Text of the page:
The star is set to make her West End debut in Speed The Plow later this year, and she told the BBC that she can see herself settling down in the British capital.
Lindsay Lohan will make her West End debut later this year
"I've noticed here, watching the news, you guys have such a different outlook,” Lindsay said. "In the US starting at 5pm, it's TMZ, it's all these shows talking about people's personal lives, and here I don't notice any of that – it's news and politics and music.
"So it feels really good to be able to turn on the TV and not everything is about gossip. That's a really nice feeling."
More than most, Lindsay knows what it is to be the subject of speculation; in recent years her once promising career has been severely overshadowed by issues in her private life.
She also has a reputation for being unreliable. Asked whether she would be penalised for missing shows or rehearsals for the play, she replied, "That's not going to happen. That's not on the cards. It's not."
Lindsay Lohan's breakout role was in the 1998 film Parent Trap
She continued, "People have certain perceptions of me. For a long time, people looked at me as kind of a celebrity, which is something I never wanted… That's not what I got into this industry for.
"I've been doing this since I was three-years-old and I've been on set since I was six. People kind of forgot that, and I think now is a good time," she said of her West End role. "And what better to do it than with the great people I'm working with, on stage in London…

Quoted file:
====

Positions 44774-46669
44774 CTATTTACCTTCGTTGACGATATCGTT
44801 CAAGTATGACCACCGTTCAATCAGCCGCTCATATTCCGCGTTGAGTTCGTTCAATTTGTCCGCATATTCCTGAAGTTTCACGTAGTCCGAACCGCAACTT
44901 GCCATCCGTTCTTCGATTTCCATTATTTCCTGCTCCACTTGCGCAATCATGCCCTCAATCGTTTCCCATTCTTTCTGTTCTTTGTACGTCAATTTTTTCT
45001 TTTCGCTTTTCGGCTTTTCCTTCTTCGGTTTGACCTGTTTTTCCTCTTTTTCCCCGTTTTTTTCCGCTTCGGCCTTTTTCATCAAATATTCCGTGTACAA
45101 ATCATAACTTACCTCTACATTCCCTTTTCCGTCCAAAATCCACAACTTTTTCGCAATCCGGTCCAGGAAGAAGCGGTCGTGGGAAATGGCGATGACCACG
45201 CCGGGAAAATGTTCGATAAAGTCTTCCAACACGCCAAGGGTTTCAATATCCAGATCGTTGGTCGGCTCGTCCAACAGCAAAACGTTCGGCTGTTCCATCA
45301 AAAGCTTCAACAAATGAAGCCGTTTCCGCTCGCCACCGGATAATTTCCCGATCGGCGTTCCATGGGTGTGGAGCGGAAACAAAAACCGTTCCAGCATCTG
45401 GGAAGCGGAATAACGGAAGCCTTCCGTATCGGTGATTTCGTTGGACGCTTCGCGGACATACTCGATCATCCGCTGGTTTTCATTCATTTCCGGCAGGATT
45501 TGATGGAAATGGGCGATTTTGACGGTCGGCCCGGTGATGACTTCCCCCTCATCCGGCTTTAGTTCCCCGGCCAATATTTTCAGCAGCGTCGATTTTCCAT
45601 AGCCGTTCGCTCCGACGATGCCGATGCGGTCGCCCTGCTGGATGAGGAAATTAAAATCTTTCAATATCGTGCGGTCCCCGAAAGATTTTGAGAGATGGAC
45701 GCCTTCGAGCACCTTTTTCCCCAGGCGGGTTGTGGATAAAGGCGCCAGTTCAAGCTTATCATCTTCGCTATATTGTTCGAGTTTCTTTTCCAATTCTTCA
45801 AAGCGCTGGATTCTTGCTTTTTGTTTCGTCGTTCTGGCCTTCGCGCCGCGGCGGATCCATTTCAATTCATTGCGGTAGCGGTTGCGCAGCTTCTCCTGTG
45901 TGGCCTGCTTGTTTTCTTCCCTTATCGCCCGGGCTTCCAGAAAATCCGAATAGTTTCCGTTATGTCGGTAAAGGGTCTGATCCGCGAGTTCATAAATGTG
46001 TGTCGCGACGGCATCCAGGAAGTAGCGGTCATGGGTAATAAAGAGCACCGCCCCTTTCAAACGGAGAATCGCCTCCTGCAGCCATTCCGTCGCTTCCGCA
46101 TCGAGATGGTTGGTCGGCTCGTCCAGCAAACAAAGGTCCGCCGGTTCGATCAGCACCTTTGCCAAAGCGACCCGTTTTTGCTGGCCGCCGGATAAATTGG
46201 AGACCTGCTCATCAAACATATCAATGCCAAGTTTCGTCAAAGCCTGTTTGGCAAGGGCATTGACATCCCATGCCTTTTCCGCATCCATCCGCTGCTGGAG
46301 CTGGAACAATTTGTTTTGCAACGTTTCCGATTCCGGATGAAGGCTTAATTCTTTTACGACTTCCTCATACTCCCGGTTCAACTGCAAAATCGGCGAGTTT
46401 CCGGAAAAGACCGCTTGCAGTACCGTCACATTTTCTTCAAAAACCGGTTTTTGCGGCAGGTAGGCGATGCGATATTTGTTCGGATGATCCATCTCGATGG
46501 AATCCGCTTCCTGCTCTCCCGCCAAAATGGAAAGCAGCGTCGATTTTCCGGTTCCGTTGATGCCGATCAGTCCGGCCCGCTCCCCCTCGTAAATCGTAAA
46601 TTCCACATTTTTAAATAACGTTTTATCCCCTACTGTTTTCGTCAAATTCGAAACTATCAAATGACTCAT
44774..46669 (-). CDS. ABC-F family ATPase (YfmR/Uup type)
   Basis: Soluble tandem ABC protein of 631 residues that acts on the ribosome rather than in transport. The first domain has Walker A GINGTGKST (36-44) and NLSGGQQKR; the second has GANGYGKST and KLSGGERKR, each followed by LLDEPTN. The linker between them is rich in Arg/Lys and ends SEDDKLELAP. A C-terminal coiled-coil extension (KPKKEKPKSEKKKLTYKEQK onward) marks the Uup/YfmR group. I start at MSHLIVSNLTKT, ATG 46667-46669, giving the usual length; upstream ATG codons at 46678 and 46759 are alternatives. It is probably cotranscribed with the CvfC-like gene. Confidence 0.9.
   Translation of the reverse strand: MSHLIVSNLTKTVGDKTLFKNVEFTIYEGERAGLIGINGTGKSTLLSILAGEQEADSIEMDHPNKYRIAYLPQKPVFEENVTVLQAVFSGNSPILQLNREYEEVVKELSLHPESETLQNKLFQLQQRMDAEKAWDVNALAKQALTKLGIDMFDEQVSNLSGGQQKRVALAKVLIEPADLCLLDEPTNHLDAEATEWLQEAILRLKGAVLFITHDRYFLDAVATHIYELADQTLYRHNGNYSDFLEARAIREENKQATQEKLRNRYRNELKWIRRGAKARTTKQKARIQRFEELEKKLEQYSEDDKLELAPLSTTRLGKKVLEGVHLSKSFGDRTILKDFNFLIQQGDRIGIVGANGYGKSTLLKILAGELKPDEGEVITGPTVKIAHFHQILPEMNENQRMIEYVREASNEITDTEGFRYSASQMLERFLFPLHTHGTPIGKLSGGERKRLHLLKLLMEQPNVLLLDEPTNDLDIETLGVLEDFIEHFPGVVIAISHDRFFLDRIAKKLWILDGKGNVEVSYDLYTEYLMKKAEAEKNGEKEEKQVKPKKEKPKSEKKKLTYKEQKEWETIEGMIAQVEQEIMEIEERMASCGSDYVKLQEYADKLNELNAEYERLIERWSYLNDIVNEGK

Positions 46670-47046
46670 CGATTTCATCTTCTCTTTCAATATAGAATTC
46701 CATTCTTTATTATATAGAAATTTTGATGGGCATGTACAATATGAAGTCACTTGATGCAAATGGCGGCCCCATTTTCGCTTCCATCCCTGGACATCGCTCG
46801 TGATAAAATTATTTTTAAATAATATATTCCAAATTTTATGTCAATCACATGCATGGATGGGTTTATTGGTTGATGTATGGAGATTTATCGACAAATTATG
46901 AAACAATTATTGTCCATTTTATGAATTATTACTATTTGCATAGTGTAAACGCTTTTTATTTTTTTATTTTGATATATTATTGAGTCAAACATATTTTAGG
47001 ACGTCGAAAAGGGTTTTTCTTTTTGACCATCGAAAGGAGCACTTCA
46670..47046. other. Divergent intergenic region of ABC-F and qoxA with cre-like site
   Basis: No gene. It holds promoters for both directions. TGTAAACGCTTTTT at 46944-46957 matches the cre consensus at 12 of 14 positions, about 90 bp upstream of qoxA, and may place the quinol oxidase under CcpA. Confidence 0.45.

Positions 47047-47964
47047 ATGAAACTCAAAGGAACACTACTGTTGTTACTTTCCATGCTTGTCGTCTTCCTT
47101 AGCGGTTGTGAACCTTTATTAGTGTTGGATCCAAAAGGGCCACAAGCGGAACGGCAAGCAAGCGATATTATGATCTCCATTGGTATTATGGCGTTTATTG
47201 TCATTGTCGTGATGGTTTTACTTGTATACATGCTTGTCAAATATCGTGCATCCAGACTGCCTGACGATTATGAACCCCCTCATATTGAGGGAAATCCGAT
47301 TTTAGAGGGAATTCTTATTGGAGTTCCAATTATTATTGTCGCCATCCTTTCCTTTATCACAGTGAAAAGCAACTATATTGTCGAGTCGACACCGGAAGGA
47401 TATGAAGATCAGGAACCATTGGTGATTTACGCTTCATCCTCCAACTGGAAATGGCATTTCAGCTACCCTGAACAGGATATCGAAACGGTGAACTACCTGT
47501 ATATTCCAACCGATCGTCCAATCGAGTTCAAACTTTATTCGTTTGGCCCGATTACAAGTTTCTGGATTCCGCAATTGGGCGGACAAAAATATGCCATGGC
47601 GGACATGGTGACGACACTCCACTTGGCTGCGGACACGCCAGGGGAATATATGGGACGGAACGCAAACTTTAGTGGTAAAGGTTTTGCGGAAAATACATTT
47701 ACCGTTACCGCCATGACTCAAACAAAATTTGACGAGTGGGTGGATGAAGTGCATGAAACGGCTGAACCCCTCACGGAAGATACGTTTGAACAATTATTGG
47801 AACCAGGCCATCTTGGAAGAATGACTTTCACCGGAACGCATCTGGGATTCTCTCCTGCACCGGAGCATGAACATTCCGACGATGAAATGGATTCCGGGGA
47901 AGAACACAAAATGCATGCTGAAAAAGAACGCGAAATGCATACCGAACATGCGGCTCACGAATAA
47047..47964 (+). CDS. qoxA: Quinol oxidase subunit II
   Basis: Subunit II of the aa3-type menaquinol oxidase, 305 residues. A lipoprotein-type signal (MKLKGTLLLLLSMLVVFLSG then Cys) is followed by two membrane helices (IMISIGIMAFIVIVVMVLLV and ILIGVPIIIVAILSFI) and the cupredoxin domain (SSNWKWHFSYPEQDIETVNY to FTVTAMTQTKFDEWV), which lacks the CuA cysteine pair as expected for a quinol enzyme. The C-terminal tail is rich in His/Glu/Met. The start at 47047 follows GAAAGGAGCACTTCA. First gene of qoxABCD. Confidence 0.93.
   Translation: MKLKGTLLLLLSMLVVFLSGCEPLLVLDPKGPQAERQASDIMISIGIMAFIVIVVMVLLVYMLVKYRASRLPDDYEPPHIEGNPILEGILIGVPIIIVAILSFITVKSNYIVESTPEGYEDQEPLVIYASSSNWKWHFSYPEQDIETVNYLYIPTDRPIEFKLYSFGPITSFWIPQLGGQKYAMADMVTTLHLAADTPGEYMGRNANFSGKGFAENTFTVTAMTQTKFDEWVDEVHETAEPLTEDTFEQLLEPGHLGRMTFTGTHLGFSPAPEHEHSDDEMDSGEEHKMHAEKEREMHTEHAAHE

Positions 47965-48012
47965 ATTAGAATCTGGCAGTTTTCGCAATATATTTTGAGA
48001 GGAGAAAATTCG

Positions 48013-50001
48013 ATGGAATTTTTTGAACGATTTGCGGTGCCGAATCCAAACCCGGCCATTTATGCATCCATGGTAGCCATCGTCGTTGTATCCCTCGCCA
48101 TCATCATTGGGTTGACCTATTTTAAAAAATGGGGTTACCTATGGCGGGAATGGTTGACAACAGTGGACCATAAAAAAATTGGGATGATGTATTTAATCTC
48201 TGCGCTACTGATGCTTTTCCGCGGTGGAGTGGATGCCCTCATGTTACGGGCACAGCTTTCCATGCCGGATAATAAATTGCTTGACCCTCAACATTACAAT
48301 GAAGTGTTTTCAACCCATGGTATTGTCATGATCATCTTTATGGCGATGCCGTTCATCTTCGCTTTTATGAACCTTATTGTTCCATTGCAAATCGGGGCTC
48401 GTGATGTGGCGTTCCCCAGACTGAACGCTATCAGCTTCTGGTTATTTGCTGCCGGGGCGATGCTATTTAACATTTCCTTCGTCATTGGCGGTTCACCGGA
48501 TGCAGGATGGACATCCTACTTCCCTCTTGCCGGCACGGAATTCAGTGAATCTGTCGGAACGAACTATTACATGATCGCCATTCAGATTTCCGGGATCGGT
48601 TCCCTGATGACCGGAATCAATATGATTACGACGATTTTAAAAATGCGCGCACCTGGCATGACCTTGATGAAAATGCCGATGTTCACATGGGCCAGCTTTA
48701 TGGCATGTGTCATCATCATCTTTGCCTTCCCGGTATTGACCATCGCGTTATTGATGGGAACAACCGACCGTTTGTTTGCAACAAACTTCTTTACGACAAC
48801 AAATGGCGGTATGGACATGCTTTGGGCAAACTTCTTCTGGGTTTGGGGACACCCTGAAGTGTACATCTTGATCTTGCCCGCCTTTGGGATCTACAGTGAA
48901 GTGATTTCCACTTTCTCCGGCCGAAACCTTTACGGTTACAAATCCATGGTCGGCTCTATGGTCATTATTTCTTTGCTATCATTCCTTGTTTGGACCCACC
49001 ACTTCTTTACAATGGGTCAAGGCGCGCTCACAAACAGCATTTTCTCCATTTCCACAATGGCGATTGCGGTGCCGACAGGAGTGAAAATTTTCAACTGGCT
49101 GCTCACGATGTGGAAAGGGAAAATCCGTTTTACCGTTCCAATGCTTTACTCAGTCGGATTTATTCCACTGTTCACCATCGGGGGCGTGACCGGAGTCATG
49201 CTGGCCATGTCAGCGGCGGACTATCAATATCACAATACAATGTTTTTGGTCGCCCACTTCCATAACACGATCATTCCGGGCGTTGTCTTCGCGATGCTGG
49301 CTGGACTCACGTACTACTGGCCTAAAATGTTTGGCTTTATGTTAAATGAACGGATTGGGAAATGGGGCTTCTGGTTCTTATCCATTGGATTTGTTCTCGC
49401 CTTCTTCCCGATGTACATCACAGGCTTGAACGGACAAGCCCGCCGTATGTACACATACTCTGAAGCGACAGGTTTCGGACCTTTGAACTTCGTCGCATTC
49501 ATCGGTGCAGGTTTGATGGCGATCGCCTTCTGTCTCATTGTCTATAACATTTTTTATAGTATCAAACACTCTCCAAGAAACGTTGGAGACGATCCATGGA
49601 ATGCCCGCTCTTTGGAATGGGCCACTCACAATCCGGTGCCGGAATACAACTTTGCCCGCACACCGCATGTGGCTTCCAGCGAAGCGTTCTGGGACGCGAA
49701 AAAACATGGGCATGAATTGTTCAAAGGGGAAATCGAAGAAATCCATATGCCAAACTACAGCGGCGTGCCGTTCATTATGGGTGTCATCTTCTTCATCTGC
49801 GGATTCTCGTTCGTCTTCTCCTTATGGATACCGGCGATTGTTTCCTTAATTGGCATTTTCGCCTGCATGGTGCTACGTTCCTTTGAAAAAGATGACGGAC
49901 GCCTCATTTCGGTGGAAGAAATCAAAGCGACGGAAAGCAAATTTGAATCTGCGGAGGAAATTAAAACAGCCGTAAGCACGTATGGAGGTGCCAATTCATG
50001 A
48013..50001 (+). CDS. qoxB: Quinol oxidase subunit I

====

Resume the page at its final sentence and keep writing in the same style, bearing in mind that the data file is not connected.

"People can focus on the fact that I'm in this industry because I'm an actress and an artist, and not just somebody you take photos of."
Asked how long she thought it would take to change people's perceptions of her, Lindsay replied frankly, "However long it does take. I'm willing to do it. I'm willing to work for it."
Referring to her party girl image, the star added, "I never experienced going to college – I never went to university. I was living that out in the public eye."
Linday Lohan's 2004 film Mean Girls has become a cult hit
In hindsight though, she would do some things differently.
"There are certain things that I would change," Lindsay said. "I've put myself in bad situations — but I don't regret anything that's happened because I wouldn't be who I am today, I wouldn't have learned the things that I know, I wouldn't be here doing this right now."
Now, the Liz & Dick star keeps a "very small group of people" around her and says she's "really big on feeling safe."
Nevertheless, Lindsay remains wary. "I think my friends think I'm neurotic sometimes and I'm a little crazy, but I will hear a flash of an iPhone camera," she said. "I'll hear the shutter from a mile across the room or I'll feel it. I'm so used to thinking like that and feeling almost paranoid sometimes."